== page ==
INDIANAPOLIS-Less does mean more for Indiana in regards to smoking. For the second consecutive year, the smoking rate for Hoosier adults is getting lower, which means more are getting healthier. According to new data from the 2010 Behavioral Risk Factor Surveillance System (BRFSS), the smoking rate in Indiana has decreased by 23 percent from 2001-2010.
This is encouraging news for the State of Indiana, because tobacco free living is cited as one of the most important steps people can take to improve their health. In 2001, the smoking rate in the state was 27.4 percent. State health officials report that the newly finalized 2010 BRFSS data show the smoking rate for Hoosier adults dropped from 23.1 percent in 2009 to a new historic low of 21.2 percent in 2010.
BRFSS is the state-based system of health surveys that collects information on health risk behaviors, preventative health practices and health care access primarily related to chronic disease and injury. Although the change between 2009 and 2010 is not considered statistically significant, the new adult smoking prevalence is the lowest adult smoking rate since the BRFSS began gathering data on Hoosiers in 1984. The overall decrease from 2001 to 2010 is a statistically significant decline.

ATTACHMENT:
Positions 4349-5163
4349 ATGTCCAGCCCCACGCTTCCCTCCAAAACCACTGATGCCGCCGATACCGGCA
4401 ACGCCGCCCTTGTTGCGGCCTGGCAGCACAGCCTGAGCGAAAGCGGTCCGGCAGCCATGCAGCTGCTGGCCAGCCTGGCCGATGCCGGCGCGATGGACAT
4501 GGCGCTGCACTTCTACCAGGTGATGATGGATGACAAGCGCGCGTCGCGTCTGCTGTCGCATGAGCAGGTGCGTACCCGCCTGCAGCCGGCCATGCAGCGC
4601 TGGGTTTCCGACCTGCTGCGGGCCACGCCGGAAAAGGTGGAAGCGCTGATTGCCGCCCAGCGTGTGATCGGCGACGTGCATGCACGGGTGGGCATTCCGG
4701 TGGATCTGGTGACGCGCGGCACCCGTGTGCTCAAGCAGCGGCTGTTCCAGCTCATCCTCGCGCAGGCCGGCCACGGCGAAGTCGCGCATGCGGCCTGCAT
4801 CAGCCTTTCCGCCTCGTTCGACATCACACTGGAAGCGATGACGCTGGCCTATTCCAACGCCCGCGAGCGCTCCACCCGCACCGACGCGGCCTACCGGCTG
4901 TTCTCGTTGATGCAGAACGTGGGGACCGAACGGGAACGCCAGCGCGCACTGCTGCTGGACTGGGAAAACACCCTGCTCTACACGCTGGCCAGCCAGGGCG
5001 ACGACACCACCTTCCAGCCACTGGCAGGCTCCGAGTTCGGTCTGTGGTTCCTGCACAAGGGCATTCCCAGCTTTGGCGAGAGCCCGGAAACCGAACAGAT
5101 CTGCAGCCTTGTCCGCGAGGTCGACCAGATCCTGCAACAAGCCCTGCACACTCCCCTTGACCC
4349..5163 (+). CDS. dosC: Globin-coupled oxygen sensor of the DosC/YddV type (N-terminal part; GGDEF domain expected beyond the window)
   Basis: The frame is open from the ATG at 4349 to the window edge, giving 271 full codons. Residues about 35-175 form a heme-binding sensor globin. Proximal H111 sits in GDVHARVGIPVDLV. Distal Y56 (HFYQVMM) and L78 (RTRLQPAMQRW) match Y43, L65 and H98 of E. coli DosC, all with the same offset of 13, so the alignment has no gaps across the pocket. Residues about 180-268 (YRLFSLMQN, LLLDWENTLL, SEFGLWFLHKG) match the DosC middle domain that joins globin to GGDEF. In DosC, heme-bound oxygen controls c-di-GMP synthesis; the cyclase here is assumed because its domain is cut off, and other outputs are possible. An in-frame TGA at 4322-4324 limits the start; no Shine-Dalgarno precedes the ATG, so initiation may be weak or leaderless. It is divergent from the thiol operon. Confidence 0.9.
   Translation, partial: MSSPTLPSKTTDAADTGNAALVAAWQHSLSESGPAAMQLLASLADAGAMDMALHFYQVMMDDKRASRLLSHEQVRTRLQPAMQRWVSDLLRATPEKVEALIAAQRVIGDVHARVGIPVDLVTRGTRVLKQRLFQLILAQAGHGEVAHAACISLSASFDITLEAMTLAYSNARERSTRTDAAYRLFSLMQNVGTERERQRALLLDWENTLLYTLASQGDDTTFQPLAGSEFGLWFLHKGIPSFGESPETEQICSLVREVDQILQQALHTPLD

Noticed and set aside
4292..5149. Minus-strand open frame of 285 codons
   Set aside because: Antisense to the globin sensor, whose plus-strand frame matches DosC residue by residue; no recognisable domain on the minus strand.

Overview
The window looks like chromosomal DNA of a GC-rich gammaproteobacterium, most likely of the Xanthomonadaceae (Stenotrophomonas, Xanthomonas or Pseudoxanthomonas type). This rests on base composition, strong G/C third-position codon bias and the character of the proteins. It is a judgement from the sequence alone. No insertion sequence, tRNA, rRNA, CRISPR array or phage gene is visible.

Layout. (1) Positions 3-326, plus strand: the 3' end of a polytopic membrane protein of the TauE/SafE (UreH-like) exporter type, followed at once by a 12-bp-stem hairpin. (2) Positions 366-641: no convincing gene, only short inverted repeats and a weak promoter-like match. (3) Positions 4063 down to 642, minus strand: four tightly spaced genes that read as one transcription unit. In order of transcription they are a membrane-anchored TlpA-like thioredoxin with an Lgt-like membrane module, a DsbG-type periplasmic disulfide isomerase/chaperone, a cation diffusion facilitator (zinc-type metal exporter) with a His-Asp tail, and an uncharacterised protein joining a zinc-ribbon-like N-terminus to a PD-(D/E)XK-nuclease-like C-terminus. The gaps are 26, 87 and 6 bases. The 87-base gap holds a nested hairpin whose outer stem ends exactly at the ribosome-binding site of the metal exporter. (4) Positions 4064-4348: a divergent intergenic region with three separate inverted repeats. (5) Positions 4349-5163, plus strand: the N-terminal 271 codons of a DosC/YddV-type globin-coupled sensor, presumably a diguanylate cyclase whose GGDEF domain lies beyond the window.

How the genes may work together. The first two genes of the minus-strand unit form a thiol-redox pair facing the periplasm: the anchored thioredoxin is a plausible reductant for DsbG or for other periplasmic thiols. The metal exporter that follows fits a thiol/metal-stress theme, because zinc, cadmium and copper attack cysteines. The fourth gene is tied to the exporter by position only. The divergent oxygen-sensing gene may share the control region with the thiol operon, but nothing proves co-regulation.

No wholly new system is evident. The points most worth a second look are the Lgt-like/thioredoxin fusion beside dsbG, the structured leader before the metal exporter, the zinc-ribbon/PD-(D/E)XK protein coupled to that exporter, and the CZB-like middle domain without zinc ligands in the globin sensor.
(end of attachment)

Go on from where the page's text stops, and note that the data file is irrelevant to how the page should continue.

"We are incredibly happy to announce a drop in Indiana's smoking rate for the second year in a row," said Karla Sneegas, Assistant Commissioner of Tobacco Prevention and Cessation at the Indiana State Department of Health. "Over the past 10 years, the smoking rate dropped from 27.4 percent to a new low of 21.2 percent, but there is still work to be done."
According to the Centers for Disease Control and Prevention (CDC), the national median for smoking in the United States was 17.3 percent in 2010. Utah has the lowest smoking rate at 9.1 percent and West Virginia the highest as 26.8 percent.
Last year, 60 percent of Hoosier smokers tried to quit smoking for at least one day or longer. This demonstrates progress in reaching tobacco users to take that all important step of trying to quit. One way Hoosiers can take that step is to sign up for the Quit Now Indiana contest, where adult tobacco users can sign up and make that attempt to quit using tobacco and in the process try and earn the chance to win cash prizes for quitting.
Sneegas said the new 2010 Indiana smoking rate validates the hard work underway in Hoosier committees to end tobacco use. It is important to recognize these reductions did not occur overnight and required hard work and commitment on the part of the Indiana State Department of Health and the efforts of the Tobacco Prevention and Cessation, its grantees, and the Quit Now Indiana Preferred Network of healthcare providers and employers.
"Indiana's commitment to community-based work and tobacco policy change together with our outreach directly to smokers through the Indiana Tobacco Quitline is paying off for all Hoosiers," said Sneegas. "By focusing our attention on exceptional local and state programs, we are making a great investment in the health of our state and helping to ensure a better future for our children and Hoosiers everywhere."
For more information about Quit Now Indiana or to enter the contest, please visit the Quit Now Indiana website at http://www.quitnowindiana.com/.
To learn more about smoking cessation efforts in the state, please visit the Indiana State Department of Health's website at http://www.statehealth.in.gov/.
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